Thanks to the introduction of high-throughput next generation sequencing (NGS) methods, generating nucleic acid sequencing data has never been easier. Now, DNA and RNA samples can be sequenced within hours, creating millions of DNA fragments (known as reads), which can then be aligned to a reference genome.
Quality control is an essential step in any NGS workflow, allowing the integrity and quality of the data to be checked before downstream analysis and interpretation. Depending on the sequencing technology selected, additional data processing steps may also be required to remove low-quality reads from the dataset.
What causes poor-quality NGS data?
Several biological and technical factors may influence the quality- and read-depth of sequencing data. These may include:
- Poor quality of starting material – Assessing the quality of the starting material is a critical first step of the NGS workflow. Sample concentration and purity will affect the downstream library preparation and sequencing steps, so ensuring that the starting material is high quality is vital to NGS success. This is especially important in RNA sequencing, where sample contamination is a common issue.
Nucleic acid quantification can be directly measured post-extraction using spectrophotometers, such as the Thermo Scientific NanoDrop. By measuring the UV absorbance of the sample, spectrophotometers can also provide an A260/A280 value that provides information about sample contamination. Generally, a ratio of ~1.8 or higher indicates a high purity DNA sample, whereas for RNA a ratio of ~2.0 is desirable1.
Alternatively, nucleic acid quantification can be done using electrophoresis methods. A popular instrument for electrophoresis quantification is the Agilent TapeStation, which can produce an RNA integrity number (RIN)2. Ranging from 1 (low integrity) to 10 (high integrity), this score provides an assessment of RNA quality, identifies sample degradation and provides a standardized way to compare samples.
- Improper library preparation – After nucleic acid is extracted, the next step of the NGS workflow is library preparation. Protocols for library preparation vary depending on the sample type, sequencing method and NGS platform used. However, all library preparation methods benefit from careful quality control checks. This ensures that samples meet the specific requirements set by the NGS provider.
Specifically, library preparation quality control checks are used to determine the size, distribution and integrity of the library before sequencing. Therefore, selecting a suitable NGS library preparation kit that is compatible with the sample and downstream sequencing required is essential. Some RNA sequencing pipelines require that certain RNA species are removed or enriched during library preparation (e.g. rRNA depletion and poly(A) selection), as this will enable the RNA population of interest to be sequenced more readily.
Sample contamination is another pressing concern in NGS. When sequencing multiple samples, cross-contamination during library preparation can significantly impact the downstream sequencing analysis. Contamination can be minimized by reducing the number of library preparation steps and introducing automated library preparation where possible.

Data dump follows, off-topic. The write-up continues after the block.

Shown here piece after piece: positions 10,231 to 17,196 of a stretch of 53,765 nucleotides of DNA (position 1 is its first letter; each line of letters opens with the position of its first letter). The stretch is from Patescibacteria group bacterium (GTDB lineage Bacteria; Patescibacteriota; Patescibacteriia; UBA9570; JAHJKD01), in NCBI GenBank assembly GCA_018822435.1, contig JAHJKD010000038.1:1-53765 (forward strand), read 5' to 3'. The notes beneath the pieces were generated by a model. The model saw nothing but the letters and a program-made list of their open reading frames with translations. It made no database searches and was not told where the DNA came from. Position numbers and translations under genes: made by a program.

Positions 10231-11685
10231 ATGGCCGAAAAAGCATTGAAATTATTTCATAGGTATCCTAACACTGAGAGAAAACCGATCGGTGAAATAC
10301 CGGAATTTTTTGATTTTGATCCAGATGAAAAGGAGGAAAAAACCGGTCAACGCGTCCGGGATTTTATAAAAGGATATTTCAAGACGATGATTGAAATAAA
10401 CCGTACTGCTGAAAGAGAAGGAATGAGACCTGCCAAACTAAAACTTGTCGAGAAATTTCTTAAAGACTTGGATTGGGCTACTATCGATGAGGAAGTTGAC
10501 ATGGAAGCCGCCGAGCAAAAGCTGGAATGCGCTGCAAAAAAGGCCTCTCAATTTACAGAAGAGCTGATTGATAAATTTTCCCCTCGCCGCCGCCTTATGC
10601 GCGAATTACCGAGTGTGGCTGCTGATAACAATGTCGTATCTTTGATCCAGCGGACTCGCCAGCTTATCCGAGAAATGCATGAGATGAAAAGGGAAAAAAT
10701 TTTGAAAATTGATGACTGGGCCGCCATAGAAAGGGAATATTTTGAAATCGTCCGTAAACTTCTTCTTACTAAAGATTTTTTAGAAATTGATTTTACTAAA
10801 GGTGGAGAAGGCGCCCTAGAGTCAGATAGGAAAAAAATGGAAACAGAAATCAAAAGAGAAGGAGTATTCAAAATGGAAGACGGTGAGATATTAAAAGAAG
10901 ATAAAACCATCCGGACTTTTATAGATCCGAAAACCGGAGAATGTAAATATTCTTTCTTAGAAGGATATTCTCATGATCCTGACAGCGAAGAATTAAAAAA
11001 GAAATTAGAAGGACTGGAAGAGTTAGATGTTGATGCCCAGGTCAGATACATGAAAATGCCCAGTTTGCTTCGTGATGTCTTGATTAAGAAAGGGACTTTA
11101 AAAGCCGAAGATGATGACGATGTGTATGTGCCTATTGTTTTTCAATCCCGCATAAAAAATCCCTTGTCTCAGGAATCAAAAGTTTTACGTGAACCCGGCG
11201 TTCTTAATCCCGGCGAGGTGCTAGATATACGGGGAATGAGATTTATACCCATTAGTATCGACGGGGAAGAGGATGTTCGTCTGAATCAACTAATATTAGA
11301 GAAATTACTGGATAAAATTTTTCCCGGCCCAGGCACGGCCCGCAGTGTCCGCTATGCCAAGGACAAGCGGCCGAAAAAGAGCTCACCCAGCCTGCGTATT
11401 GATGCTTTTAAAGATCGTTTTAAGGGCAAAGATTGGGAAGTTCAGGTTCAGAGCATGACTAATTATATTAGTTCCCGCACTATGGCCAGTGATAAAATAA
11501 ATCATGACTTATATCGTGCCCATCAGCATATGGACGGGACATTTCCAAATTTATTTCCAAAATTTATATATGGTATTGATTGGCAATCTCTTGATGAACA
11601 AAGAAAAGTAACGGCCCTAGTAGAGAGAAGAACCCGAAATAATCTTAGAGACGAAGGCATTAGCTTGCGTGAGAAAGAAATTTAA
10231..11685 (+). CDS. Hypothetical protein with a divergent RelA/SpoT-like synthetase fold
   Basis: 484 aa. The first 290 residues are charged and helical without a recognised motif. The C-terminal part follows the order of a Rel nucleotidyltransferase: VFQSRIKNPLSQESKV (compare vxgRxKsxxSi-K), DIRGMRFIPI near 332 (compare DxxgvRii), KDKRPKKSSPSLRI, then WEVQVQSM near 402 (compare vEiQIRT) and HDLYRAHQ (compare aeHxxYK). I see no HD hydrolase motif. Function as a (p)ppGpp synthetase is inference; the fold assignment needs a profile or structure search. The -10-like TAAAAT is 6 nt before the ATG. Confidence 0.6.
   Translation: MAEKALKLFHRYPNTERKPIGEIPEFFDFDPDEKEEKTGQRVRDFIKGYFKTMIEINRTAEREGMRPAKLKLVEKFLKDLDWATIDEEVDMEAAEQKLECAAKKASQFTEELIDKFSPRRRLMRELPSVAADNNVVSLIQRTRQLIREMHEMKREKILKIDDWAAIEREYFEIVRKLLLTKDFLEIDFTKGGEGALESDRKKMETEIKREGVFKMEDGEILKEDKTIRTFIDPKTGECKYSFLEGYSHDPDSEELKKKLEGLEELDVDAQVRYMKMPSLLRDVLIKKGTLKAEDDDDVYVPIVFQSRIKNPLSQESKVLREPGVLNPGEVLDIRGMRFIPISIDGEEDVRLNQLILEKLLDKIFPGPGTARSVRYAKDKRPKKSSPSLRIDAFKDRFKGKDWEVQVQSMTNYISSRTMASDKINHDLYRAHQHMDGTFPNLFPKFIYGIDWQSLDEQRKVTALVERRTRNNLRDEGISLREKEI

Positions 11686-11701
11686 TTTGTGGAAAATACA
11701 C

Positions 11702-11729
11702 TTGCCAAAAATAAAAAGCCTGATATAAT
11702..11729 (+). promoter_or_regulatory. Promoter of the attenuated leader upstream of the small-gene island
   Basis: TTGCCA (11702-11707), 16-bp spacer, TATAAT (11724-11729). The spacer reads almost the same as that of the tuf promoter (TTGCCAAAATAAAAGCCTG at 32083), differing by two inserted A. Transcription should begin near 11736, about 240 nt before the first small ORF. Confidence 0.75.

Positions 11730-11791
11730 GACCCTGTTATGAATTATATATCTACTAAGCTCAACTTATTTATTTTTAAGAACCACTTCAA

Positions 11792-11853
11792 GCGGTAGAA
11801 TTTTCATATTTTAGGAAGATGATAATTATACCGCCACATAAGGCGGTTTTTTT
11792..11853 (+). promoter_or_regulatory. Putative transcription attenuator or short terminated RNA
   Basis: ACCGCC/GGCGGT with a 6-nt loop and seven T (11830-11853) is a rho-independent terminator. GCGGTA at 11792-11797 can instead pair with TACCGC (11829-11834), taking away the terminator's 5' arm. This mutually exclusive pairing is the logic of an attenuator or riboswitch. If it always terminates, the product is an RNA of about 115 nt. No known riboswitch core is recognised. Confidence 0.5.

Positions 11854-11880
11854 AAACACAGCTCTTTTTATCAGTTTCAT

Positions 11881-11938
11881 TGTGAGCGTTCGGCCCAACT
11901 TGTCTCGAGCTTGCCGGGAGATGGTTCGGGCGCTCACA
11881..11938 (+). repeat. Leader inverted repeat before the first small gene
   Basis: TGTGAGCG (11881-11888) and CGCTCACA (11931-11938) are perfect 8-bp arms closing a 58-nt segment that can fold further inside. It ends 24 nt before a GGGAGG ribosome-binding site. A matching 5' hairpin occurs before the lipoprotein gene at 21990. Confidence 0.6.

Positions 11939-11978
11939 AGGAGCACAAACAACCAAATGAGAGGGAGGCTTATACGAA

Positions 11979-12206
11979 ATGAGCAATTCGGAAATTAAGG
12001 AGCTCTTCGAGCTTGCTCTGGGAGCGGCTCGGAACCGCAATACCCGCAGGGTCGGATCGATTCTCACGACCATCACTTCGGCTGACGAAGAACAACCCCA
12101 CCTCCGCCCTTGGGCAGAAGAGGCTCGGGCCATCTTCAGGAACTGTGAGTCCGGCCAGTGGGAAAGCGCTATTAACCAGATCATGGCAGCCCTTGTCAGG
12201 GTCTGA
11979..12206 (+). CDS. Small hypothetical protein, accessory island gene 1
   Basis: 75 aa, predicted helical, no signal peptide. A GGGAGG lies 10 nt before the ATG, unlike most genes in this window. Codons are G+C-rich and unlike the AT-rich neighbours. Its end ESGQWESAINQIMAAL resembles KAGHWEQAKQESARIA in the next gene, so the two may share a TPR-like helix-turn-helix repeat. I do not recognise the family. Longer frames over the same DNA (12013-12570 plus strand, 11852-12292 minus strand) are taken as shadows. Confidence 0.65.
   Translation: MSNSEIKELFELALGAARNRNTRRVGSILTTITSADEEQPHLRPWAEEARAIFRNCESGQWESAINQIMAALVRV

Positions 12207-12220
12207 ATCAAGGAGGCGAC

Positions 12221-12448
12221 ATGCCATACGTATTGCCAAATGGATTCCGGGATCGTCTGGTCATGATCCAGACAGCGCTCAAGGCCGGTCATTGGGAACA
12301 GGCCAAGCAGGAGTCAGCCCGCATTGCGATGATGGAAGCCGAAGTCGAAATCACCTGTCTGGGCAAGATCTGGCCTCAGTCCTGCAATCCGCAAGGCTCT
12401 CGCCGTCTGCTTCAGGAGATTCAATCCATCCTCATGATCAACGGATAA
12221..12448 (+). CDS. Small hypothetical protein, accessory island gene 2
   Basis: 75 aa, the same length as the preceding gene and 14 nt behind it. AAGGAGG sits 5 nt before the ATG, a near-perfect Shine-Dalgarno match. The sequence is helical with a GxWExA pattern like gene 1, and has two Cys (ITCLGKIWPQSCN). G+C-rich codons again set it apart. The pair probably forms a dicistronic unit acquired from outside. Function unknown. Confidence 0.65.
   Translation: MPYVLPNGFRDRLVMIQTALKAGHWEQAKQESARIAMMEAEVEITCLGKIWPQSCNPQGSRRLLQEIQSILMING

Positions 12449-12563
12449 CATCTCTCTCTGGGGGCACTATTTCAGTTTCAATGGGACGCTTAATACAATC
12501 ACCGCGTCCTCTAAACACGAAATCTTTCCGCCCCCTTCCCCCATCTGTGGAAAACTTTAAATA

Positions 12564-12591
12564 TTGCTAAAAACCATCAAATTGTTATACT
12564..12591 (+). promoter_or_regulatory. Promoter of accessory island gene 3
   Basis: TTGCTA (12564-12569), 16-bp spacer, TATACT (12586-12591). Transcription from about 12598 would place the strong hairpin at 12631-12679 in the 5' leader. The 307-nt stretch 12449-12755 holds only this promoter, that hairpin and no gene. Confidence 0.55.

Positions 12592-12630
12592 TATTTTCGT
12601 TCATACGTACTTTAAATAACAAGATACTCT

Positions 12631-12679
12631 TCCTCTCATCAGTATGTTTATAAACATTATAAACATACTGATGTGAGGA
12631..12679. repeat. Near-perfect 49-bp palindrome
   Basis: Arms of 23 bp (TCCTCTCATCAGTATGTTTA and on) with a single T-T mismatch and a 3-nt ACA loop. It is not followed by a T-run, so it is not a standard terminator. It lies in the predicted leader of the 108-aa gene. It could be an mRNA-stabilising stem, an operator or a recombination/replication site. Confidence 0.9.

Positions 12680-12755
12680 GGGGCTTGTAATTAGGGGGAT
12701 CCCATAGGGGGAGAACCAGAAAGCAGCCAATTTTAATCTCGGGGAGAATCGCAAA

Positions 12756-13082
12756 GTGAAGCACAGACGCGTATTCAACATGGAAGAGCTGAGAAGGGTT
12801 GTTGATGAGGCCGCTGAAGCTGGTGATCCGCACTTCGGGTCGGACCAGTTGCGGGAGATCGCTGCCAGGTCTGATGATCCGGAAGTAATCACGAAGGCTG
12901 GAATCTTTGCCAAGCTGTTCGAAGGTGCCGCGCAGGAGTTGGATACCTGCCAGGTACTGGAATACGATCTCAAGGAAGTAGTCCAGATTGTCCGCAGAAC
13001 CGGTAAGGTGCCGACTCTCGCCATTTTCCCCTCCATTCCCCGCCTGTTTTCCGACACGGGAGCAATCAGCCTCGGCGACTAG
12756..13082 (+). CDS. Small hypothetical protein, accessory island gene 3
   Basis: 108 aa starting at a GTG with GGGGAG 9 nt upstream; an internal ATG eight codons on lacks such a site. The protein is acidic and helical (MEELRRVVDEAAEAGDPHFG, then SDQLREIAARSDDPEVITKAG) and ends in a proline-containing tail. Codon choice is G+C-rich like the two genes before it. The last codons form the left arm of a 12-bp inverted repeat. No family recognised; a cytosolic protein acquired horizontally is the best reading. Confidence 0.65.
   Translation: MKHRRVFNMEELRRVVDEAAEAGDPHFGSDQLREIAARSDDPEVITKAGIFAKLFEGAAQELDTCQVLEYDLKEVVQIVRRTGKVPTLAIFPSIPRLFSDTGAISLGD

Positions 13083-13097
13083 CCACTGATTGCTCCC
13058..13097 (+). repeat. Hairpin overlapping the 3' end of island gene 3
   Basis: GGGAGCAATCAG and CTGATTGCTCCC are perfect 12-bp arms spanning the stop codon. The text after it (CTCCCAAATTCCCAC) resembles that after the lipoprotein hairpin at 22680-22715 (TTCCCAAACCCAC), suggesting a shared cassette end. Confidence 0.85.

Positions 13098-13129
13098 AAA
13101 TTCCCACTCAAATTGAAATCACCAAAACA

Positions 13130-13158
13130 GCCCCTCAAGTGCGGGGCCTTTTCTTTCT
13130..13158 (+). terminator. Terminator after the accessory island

- Technical sequencing errors – No sequencing instrument is perfect. Errors can occur with sequencing instruments or the associated hardware mid-run, which could affect the quality of the read data produced. If this should occur, contact your sequencing platform provider for tailored troubleshooting advice.
Looking for more information about NGS library preparation? Check out our comprehensive guide.
Quality control metrics
There are numerous metrics that can be used to assess the quality of raw sequencing reads before secondary analysis:
- Yield: The total number of reads per run.
- Read analysis: Read length, GC content, adapter content and duplication can be measured to give an indication of data quality.
- Q score: A score that determines the probability that an incorrect base was called during the run. This is determined by Q = –10 log10 P. A Q score of above 30 is generally considered to be good quality for most sequencing experiments.
- Error rate (%): The percentage of bases incorrectly called during one cycle. As read length increases, error rate also increases.
- Clusters Passing Filter (%): Illumina sequencers provide an indication of signal purity. This cluster passing filter percentage refers to the number of clusters that passed the “chastity filter” of the instrument3. Generally, a lower PF percentage is associated with lower yield.
- Phas/Prephas (%): Another commonly used Illumina metric, referring to the percentage of base signal lost in each sequencing cycle. This is calculated by analysing the number of clusters that fall behind (phasing) or move ahead (prephasing) during sequencing.
In addition to the quality control tools that may be integrated into sequencing instruments, there are a number of computational tools that are freely available for raw read data quality analysis. These tools may be run from the command line, or alternatively, many popular quality control tools are available to use on web-based platforms such as Galaxy.
The basics of FASTQ format
Commonly, sequencing instruments produce raw read data in FASTQ format (.fastq). Like a FASTA file, FASTQ files contain nucleotide sequence information, presented as a line of A, T, G or C bases with N representing an unknown base. However, in addition to sequence information, FASTQ files also contain the quality score for each base in the sequence (see Figure 1). These numbers are represented using ASCII characters, ranging from ! (quality score of 0) to K (quality score of 42).